5. Ghetto Fogging
At virtually any diesel event with a chassis dyno present, you’re bound to see truck owners adding to their truck’s fuel-only horsepower numbers with a little (or a lot of) nitrous oxide. During dyno competitions, ghetto fogging—where a bottle of nitrous is cracked open and sprayed directly into the turbocharger—has become insanely popular. While it’s fun to add several hundred horsepower to the equation, this edgy trend can be a bit dicey. If the timing isn’t right, considerable damage can be done. Spray too soon (such as at low boost) and you risk experiencing a nitrous backfire, a blown head gasket and other internal engine damage. Spray too long and you can experience all of the above a second time. Play at your own risk!
6. Diesel Fuel Additive
This one has been brewing for a number of years and is now an automatic addition when tens of thousands of diesel owners fill their tanks. A well-rounded additive provides a bump in pump diesel’s cetane rating, improves its lubricity, removes internal deposits and carbon buildup within the injectors and also helps balance out the inconsistent (and sometimes even poor) fuel quality we get at the pump. Thanks to performing all these functions—on top of offering a multitude of additional benefits, such as preventing the formation of algae, dispersing water and reducing emissions—Diesel Power Products’s F-Bomb formula is one of the best-selling additives on the diesel market.
7. Affordable, Drop-In Performance VGTs
Turbo builders have been experimenting with upgraded variable-geometry chargers for more than 10 years, but now several companies have it down to a science. A larger, more efficient compressor wheel, optimized turbine wheel and upgraded thrust bearing is par for the course in this segment. This means you can take your VGT-equipped truck (i.e. ’03-present Ford, ’04.5-and-newer GM or ’07.5-’18 Ram) to the next level without sacrificing low-rpm response, long-term reliability or producing excessive EGT. Let’s face it: drop-in replacement parts are always cheaper than reinventing the wheel, so it stands to reason why direct, bolt-in turbo swaps are so popular. According to Diesel Power Products, a major online retailer in the diesel game, some of its best-selling, drop-in replacement VGTs are the Stealth 64 VVT from Duramax Tuner (’04.5-’10 GMs), the Fleece Performance Engineering Holset VGT Cheetah (’07.5-’12 6.7L Cummins) and BD Diesel’s Screamer Stage 2 (’03-’07 6.0L Power Stroke).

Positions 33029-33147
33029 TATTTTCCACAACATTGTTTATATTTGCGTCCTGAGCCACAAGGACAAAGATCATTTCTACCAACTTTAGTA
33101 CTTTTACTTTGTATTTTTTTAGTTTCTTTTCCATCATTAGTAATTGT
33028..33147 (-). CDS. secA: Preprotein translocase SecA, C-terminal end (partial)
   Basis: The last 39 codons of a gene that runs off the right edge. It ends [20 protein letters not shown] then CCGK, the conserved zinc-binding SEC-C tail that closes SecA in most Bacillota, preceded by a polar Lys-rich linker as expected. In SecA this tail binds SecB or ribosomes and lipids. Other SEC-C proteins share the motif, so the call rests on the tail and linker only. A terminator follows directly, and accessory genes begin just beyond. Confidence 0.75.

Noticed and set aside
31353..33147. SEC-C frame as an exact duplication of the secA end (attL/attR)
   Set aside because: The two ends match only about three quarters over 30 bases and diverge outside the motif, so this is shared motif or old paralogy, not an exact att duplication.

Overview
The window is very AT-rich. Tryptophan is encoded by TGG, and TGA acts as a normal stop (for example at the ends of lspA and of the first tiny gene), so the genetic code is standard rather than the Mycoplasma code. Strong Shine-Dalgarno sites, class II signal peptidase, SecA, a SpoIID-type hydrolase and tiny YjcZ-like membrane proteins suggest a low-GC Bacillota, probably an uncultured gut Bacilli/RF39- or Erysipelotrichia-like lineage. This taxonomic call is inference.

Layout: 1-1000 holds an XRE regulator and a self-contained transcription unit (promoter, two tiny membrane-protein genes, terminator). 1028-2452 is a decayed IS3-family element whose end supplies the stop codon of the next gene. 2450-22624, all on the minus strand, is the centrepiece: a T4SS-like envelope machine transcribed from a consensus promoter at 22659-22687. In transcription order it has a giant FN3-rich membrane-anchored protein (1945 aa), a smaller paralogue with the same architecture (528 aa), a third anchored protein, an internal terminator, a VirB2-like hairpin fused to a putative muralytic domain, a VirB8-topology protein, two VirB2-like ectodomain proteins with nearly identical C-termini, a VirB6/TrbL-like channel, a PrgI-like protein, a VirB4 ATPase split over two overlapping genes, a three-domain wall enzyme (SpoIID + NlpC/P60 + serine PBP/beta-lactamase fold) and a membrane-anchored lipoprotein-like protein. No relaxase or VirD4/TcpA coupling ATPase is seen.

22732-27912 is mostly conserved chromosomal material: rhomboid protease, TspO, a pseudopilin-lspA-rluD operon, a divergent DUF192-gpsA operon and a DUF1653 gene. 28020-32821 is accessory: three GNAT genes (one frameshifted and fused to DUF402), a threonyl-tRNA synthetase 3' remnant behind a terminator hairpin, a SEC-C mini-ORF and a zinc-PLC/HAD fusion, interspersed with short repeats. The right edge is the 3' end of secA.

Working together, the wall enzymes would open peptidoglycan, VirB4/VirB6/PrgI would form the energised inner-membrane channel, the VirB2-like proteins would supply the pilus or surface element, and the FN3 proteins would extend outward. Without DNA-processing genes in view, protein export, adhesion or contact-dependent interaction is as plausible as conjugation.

8. Extra Capacity, Mid-Ship Replacement Fuel Tanks
We don’t know what the deal is with OEMs offering tiny fuel tanks on heavy-duty ¾- and 1-ton trucks, but it’s nowhere near enough fuel capacity for vehicles that can tow in excess of 15,000 pounds. One of the biggest complaints among late-model diesel owners is the lack of driving range from the factory. For example, even though a ’13 Ram 3500 dually can tow 30,000 pounds when properly equipped, once it’s sitting at its 37,600-pound GCWR and is barely getting 8 mpg, you’re stopping every 200 miles to refuel. In instances like this, Titan Fuel Tanks has become an extremely welcome lifeline. Its mid-ship replacement (and even its in-bed auxiliary tanks) offers far more capacity, along with military-grade, cross-linked polyethylene construction. In most cases, the Titan variant doubles the factory fuel capacity—and bolts directly in place of the stock tank.
9. Stretched Tires
We know this is a big no-no for tire manufacturers, but despite its inherent safety hazards, diesel enthusiasts are dead set on sporting the stretched-tire look. Making a tire that’s rated for a maximum rim width of 12 inches work on a 14-inch wheel is especially common in the diesel truck segment right now. With newer, wider wheels becoming available all the time (24x16 and even 26x16), stretched fitments are only becoming more pronounced. While stretched-tire fitments definitely draw attention to the massive wheels they’re mounted on, it places extreme stress on the tire’s sidewall and bead, not to mention the fact that it leads to premature tread wear and poor handling characteristics.